A tool swap score

Finding old tools around here (the Pacific Northwest) is a bit of a challenge, and finding ones that are users as well, even harder.  Let’s not even talk about the ridiculous prices that people put on them in antique stores around here.

I’d got a hint of a tool swap that would have at least one table of old tools, and after some online sleuthing figured out a date and location.  I swear it was harder to find out information than just about any event I’ve been to recently.  They really didn’t promote it at all, and I only had a couple of mentions and posts in random places.  But went out on a limb, got up way too early, and checked it out.

Surprisingly there were quite a few old tools there, scattered among a lot of dusty old power tools and boxes of screwdrivers.  It was an odd mix of people, mostly older, with a few young folks as well.  I did pretty well for myself I thought, and am happy I got up way to early (time for a nap maybe?) to go check it out.

Here is what I picked up:

Two saws of good quality.  A Disston 8 pt Crosscut, and a Disston 11 pt Crosscut saw in good shape with saw guards.  I sort of put myself in the old guys hands on this one.  He had a rack of saws that were obviously in good shape, well cared for, and he seemed to know what he was doing.  I asked him what he thought I might need, and recommended those two.  I offered $30 to his $35 and he took it.

 A Stanley #5 Jack Plane.  This guy had a line of well used dusty/rusty #5’s with the back end painted green.  I walked by a few times, and finally asked the price on them.  He replied with “How much do you want to pay?” so I quipped back “$5” thinking he’d start bargaining from there, but replied “Sure.  I just want cut down on the amount of stuff I have.”  Rolling with it, I asked him which one was in the best shape, and he pulled the blade from one and put it in the one with best body for me.  I guessed some kind of shop over stock, because they were all so similar looking and green paint, and he said “former shop teacher”.  Good deal for me!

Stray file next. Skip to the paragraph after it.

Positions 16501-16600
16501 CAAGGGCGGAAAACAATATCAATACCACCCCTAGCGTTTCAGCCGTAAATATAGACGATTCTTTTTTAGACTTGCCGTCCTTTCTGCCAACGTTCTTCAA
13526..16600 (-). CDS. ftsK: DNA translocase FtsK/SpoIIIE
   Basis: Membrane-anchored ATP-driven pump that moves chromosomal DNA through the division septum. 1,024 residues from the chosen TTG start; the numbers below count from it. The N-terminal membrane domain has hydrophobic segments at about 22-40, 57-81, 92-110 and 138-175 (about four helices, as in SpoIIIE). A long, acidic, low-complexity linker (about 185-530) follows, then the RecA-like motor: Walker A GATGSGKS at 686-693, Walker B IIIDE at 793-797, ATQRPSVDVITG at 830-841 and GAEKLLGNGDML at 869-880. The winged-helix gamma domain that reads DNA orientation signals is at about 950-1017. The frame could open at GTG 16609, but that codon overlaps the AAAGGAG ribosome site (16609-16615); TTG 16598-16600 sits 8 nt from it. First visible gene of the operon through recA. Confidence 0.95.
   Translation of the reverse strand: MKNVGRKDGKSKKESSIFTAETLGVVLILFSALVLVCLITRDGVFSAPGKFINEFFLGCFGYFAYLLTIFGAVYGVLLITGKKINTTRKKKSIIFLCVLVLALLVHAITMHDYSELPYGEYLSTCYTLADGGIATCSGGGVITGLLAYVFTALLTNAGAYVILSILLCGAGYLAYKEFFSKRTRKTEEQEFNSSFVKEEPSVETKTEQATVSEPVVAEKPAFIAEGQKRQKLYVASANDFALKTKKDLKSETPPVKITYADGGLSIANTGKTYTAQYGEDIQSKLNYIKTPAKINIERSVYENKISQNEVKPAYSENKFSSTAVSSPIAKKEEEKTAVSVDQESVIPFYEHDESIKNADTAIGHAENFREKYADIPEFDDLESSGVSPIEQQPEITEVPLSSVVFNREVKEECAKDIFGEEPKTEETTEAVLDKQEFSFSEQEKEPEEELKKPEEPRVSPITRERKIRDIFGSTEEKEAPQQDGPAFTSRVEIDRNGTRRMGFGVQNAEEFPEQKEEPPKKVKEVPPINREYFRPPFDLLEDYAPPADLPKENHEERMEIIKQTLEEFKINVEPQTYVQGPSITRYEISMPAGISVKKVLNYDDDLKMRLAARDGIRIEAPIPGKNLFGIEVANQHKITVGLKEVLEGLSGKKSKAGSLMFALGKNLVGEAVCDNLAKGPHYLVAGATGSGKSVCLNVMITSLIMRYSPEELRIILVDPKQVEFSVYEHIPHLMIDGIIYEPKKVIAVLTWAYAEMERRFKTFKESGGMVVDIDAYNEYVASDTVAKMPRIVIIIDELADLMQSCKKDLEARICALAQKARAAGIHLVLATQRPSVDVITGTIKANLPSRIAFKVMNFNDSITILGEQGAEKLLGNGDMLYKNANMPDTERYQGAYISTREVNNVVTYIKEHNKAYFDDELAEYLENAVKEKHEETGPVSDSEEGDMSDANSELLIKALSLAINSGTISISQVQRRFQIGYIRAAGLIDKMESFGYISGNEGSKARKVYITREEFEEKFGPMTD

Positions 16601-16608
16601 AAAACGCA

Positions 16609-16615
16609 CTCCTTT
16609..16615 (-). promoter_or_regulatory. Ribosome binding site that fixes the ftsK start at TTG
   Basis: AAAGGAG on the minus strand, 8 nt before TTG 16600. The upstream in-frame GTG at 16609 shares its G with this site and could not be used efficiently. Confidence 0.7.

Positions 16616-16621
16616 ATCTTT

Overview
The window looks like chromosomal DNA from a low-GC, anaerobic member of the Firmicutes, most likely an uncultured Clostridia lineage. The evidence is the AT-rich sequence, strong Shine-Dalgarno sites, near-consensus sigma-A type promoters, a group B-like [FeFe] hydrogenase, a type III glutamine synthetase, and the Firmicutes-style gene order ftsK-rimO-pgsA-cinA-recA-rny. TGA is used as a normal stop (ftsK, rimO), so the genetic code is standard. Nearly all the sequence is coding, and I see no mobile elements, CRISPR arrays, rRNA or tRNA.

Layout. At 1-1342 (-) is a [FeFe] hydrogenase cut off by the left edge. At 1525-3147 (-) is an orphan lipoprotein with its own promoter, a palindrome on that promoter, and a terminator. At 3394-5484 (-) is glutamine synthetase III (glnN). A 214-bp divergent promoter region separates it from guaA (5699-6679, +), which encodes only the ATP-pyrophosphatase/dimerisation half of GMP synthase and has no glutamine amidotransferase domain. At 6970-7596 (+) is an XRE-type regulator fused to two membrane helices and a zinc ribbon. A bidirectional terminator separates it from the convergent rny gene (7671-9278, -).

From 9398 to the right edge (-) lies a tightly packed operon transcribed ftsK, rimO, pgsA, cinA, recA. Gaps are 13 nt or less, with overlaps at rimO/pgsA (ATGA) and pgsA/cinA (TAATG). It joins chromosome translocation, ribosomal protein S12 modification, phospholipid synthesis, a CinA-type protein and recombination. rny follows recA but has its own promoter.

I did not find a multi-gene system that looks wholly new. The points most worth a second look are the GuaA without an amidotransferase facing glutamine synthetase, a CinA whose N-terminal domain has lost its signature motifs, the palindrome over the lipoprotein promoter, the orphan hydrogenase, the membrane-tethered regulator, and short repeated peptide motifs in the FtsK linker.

Here was my favorite purchase. A Stanley #48 “Tongue and Groove” plane, in good shape.  This is a single unit that does both the “Tongue” and the “Groove” with a simple switching of the fence.  The fence pivots on a single point to cover one of the blades, and align it with the center of the wood for the groove part.  Swung the other way, it’s fence for the tongue part with both blades in play.  It’s really clever, and surprisingly simple.  When I was at the Woodwright’s School for my class, they demoed one of these and I thought it was pretty neat.  It’s also, once I sharpen and tune it up, going to be put into use on a project I’m contemplating.  He was asking $75 but he took $60 which is pretty fair for the condition and rarity of these.

All in all, it was a good day, and I feel happy with my purchases.  I’ve already cleaned up the #5 and under the light rust it’s in great shape, and it’s cleaned up nicely with just some WD-40 and a light wire brush work.

Badger

3 Comments

  1. Jay April 30, 2010

    Sheesh. Nice Disston D-12 you scored there. Those are getting hard to find. If it’s a Simonds #62 it’s even harder to find.

  2. Badger May 2, 2010

    It cuts like a dream too. I have had lots of problems with sawing, and saws which is actually the tools to a certain degree, and my technique to a lesser degree.

    I’ve always had cheap hardware store saws, with hardware store sharpening. And no idea what I was doing. Which is no wonder I hated sawing.

    This saw cuts like a dream, and makes me realize how much I was fighting it before. I either need to learn to sharpen like this or find a service for it locally.

    Worlds of difference.

  3. Jay May 3, 2010

    Yeah, I had a similar experience with a D-7 and am just now recovering from my saw addiction. I think that there are scads of subtle aspects that these older/better saws have to make sawing not only easier, but a downright pleasure. I learned to sharpen as well. If you’re in the advice-taking business, head on over to Logan Cabinet Shoppe. Bob Rosaieski (sp?) has a video on proper sawing technique that made me angry at myself for thinking I needed a table saw. Now I’m doing all the ripping and crosscutting with old saws and will put that dangerous table saw up for sale.

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